The defendant in a criminal case was not denied due process of law as a result of the prosecutor's failure to produce, at the defendant's request, certain beer cans taken by the police from the scene of the crime for fingerprint analysis and lost through the negligence of the police before the analysis was made, where the absence of the defendant's fingerprints on the cans would not have proved his innocence and where the defendant's conviction was based on his identification by the two victims rather than on circumstantial evidence. [546-549]
The prosecution in a criminal case was not required to produce a photograph chosen by the victims from a group of photographs shown to them by police where testimony at the trial supported the conclusion that the victims did not claim that the photograph was that of one of their assailants but claimed only that it resembled one of them, and where there was no allegation that the person in the photograph did not resemble the defendant or that the group of photographs had contained a photograph of the defendant which the victims failed to identify. [549-550]
There was no merit to claims by the defendant in a criminal case that certain pretrial identifications of him made by the victims were unnecessarily suggestive and that the suggestive identification of another individual prejudiced the defendant. [550-552]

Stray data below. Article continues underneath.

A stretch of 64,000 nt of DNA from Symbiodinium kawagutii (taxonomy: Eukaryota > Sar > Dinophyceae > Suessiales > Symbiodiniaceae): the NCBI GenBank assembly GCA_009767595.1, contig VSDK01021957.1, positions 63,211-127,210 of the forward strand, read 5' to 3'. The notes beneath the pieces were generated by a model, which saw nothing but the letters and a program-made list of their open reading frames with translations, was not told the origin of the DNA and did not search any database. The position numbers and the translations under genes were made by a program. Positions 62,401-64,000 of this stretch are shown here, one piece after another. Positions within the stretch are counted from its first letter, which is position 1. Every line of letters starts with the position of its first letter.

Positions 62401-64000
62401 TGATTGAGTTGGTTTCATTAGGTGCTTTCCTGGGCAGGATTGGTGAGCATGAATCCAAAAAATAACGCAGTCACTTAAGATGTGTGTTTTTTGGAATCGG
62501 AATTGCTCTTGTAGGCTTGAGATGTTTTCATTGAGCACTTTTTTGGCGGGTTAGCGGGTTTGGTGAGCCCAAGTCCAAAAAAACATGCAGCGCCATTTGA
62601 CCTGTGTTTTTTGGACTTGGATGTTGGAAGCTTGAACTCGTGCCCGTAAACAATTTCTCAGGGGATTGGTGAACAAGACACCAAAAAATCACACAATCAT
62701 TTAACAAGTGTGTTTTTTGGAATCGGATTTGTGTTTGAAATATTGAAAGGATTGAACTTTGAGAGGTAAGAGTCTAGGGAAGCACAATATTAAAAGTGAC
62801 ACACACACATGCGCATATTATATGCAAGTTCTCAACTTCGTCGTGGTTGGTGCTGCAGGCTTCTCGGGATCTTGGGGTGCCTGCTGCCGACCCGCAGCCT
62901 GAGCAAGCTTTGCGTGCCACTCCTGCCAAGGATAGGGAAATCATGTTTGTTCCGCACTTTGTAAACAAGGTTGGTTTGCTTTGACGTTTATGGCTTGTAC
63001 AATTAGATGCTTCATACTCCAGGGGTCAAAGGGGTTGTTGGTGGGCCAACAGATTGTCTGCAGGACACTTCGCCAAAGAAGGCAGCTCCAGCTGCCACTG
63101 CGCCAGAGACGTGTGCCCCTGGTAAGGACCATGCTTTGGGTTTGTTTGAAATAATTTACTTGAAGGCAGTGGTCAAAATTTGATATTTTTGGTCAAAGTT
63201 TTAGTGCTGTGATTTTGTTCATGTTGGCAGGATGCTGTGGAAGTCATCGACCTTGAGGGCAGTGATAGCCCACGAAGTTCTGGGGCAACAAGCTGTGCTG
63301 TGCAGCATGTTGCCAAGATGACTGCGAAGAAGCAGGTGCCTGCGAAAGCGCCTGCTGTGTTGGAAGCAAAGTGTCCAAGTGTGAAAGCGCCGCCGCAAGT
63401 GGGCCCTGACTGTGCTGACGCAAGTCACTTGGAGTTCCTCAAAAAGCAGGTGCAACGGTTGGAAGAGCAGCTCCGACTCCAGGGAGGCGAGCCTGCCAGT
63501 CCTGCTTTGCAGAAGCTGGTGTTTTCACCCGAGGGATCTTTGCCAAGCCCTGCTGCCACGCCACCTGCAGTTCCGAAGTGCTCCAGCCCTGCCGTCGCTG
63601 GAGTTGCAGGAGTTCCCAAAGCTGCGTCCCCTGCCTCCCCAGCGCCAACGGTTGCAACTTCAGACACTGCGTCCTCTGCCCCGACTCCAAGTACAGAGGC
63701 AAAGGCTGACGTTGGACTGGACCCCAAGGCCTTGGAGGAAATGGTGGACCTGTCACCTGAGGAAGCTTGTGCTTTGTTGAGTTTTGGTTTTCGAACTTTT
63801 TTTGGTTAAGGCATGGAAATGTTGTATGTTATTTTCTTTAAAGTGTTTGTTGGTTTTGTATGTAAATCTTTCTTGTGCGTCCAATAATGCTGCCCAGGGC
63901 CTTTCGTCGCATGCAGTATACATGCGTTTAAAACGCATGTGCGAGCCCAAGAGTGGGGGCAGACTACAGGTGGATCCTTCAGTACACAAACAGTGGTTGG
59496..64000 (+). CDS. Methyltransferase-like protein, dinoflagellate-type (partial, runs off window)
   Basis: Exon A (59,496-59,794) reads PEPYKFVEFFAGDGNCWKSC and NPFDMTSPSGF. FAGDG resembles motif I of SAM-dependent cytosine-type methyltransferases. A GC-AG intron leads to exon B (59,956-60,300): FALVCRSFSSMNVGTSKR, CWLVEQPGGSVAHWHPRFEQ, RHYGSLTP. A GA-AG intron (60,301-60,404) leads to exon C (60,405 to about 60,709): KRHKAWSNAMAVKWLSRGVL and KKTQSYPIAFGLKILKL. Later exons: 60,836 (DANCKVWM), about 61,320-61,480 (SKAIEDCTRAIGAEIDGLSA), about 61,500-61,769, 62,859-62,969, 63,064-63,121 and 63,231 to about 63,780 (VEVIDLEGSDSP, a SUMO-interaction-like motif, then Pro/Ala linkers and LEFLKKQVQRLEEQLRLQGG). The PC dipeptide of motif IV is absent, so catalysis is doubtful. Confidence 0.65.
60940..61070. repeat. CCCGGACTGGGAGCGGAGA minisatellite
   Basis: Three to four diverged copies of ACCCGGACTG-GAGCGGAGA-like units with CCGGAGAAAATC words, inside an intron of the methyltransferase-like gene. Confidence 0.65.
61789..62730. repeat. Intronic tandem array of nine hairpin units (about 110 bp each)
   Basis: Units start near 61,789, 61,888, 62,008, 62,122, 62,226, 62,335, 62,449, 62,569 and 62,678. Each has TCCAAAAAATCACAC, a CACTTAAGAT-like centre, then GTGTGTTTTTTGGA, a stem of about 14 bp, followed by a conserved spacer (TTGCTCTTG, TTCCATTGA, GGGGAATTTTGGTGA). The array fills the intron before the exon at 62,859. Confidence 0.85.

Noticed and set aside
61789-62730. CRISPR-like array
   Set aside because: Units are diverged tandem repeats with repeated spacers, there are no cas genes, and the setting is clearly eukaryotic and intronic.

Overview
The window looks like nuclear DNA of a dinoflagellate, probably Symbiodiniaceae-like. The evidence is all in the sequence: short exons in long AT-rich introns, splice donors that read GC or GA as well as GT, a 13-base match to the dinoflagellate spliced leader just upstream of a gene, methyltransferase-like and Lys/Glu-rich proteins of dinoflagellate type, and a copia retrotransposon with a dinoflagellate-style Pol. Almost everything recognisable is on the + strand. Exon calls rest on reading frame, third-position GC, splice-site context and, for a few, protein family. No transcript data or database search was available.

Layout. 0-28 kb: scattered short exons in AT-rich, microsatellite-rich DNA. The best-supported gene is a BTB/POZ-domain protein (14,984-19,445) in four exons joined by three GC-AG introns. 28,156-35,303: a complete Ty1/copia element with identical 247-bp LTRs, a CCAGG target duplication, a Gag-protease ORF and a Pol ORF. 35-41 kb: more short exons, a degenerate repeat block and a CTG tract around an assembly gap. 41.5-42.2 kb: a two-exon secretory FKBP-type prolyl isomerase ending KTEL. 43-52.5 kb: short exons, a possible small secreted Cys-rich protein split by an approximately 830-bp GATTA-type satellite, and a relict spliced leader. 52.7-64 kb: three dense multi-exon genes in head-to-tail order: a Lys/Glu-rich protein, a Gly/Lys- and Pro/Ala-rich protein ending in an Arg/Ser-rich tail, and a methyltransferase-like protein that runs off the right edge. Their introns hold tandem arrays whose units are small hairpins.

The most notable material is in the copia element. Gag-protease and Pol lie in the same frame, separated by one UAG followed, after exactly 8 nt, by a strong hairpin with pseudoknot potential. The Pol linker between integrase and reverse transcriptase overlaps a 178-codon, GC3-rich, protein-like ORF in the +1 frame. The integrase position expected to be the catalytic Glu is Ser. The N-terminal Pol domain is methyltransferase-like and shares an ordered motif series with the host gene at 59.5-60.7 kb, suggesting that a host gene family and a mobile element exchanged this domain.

At a criminal trial there was no error in the exclusion of evidence of certain other crimes committed while the defendant was in custody which the defendant claimed were so similar to the ones for which he was indicted as to cast doubt on identifications of him. 
INDICTMENTS found and returned in the Superior Court Department on March 6, 1981.
Motions to dismiss were heard by Donahue, J. A motion to suppress evidence was heard by Linscott, J., and the cases were tried before him.
John J. Bonistalli for the defendant.
John D. Boyle, Assistant District Attorney, for the Commonwealth.
ROSE, J. The defendant appeals from his convictions by a jury on two indictments for rape. He claims that he was denied a fair trial because (1) the Commonwealth lost evidence that may have been favorable to him, (2) the identification of him by the victims was unduly suggestive, and (3) the trial judge excluded evidence of crimes committed by someone else which were arguably similar in nature to those for which he was indicted.
In his brief the defendant also argued that he should have been found not guilty of the rape of one of the victims, but in oral argument he admitted that he could have been found guilty of that rape as a joint venturer.
The two female victims, Claire and Joette, ages sixteen and fifteen respectively, met the defendant and one Emett Perry (the codefendant) on the Boston Common and went with the men to a housing project to obtain drugs. On the way to the project the defendant purchased cans of beer, and the four were joined by a third male who bought and drank a bottle of beer. On a landing in the project the three men forced the two girls to submit to vaginal and oral sex. After hospital examination, the victims were taken to a police station in Boston and shown numerous photographs. Although the testimony was not without some ambiguity, the victims testified that they were unable to identify any of their assailants in the photographs but picked out photographs that they thought resembled the defendant. The evening of the day of the rapes the police went to the scene of the crimes and retrieved four beer cans and a beer bottle. The beer containers were left that night in the unattended crime laboratory for fingerprint analysis.
The next day the police arranged to have the victims walk through the Boston Common to look for their assailants. Claire